Yet, books that deal with all of these matters are not new; "adult" books on these themes have existed since...well, earliest writings, including the Bible.  But there is a curious crudeness about the genre.  These books seem to, with rare exception, hit one over the head bluntly with bitter misery.  Do they enlighten?  Do they enrich the YA's life?  Or do they just bog teens down in a morass of murky, muddy self pity?

When I began this post several weeks ago, I anticipated reading a few of the worst titles in the genre.  Since then, this article and this follow-up  in the Wall Street Journal and Erin Manning's terrific take (start here) on YA have made my thoughts rather a perfunctory addition to the chatter.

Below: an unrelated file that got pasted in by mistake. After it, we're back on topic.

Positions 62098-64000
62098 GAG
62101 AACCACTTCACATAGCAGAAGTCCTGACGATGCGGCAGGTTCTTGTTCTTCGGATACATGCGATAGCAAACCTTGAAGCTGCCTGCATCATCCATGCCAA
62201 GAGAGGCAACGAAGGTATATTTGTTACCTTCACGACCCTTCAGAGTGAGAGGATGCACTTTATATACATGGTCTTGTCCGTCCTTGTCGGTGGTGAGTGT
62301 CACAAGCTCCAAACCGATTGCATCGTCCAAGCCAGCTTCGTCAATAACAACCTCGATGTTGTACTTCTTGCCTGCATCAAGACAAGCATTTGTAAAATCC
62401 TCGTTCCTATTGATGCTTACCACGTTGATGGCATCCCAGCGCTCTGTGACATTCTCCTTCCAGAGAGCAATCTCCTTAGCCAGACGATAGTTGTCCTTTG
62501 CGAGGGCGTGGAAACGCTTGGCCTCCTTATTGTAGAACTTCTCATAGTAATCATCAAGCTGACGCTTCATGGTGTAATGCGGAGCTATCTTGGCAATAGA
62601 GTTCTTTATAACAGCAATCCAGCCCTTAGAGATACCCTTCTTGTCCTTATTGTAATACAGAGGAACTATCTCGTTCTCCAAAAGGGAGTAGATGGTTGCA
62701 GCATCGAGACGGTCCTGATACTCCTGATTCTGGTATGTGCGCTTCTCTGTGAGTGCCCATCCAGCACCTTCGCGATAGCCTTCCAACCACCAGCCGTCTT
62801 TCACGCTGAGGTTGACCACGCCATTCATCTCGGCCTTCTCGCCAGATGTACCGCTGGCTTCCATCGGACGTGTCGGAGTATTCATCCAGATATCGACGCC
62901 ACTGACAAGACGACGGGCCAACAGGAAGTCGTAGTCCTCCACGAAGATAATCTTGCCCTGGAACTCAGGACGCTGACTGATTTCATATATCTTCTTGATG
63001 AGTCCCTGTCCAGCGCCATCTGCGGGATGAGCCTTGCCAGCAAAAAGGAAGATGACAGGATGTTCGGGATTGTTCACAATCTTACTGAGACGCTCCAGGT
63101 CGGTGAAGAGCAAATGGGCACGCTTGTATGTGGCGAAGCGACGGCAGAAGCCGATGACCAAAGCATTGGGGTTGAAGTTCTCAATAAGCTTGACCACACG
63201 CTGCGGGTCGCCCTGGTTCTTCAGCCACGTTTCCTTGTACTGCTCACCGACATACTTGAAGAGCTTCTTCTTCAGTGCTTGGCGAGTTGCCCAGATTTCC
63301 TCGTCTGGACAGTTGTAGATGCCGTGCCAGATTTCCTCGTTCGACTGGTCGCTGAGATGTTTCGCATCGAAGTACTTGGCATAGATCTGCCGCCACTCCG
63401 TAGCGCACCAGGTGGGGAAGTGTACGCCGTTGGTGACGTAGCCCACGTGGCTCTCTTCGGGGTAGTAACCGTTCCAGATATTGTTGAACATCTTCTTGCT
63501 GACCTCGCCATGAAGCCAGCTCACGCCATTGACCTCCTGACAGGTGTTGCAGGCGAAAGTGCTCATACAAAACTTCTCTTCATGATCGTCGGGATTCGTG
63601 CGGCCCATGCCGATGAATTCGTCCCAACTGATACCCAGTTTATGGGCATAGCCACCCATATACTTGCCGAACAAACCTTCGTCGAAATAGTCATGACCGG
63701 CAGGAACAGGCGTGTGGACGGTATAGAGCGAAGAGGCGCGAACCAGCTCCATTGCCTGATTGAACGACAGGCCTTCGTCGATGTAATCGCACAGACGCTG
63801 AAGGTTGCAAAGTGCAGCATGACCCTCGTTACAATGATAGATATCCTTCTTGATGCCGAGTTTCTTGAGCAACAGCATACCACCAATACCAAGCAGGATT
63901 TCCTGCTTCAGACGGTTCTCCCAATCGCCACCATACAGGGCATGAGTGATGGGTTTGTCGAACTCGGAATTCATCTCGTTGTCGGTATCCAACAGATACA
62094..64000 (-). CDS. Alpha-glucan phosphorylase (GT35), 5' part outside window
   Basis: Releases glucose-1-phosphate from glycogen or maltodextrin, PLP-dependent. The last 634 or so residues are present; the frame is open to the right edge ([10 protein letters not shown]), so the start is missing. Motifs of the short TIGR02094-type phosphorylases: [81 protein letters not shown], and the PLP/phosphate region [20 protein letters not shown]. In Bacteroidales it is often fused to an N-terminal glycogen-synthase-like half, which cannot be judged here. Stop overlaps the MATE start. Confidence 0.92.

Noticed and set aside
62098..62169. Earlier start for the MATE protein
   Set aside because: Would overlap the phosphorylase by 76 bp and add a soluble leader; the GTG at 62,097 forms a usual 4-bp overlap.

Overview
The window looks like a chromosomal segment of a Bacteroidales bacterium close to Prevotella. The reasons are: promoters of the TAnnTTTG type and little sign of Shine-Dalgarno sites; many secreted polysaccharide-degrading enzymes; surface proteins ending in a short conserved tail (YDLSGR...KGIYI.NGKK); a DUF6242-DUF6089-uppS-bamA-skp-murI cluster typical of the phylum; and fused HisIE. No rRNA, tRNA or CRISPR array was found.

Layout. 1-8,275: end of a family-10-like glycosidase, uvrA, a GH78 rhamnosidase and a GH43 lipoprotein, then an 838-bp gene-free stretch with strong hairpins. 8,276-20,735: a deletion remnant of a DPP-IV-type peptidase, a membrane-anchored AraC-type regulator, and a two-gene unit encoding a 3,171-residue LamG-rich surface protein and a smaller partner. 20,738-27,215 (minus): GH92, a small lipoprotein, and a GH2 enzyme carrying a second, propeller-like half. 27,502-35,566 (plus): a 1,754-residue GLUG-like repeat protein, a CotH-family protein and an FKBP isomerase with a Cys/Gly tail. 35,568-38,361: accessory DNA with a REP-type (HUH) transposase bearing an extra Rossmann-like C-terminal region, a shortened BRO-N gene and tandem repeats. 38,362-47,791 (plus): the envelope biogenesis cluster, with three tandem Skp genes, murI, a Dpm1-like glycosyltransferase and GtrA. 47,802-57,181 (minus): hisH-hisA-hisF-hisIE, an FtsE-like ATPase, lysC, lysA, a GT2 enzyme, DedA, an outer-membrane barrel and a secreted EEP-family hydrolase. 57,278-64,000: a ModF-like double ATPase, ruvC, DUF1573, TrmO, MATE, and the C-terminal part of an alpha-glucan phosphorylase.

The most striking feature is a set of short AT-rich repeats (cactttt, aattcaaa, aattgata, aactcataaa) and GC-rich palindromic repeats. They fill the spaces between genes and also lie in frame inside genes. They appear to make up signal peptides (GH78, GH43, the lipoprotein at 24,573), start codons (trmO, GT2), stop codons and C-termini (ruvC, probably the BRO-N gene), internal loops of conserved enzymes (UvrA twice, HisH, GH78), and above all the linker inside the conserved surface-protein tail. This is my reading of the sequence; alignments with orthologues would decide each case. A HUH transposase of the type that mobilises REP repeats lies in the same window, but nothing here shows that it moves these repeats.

Read all the above, but read this article, as well, on a book about teen suicide that "saves lives" (how does one quantify that assertion?).  A follow-up interview with the author of that book is here.  I had to laugh as he accused Gurdon (the WSJ book reviewer):  "...the tone in her article was very confrontational..."  Perhaps he should write a YA book about how to deal with people who disagree with you.

Debate is welcome here, as always.

This Photo from Libby's French Adventure...

(I know it's dark, but take a good was not edited at all)

reminds me of this cover of a certain book by C. S. Lewis:

Book cover look-alikes are a favorite pastime of mine.  Check out these.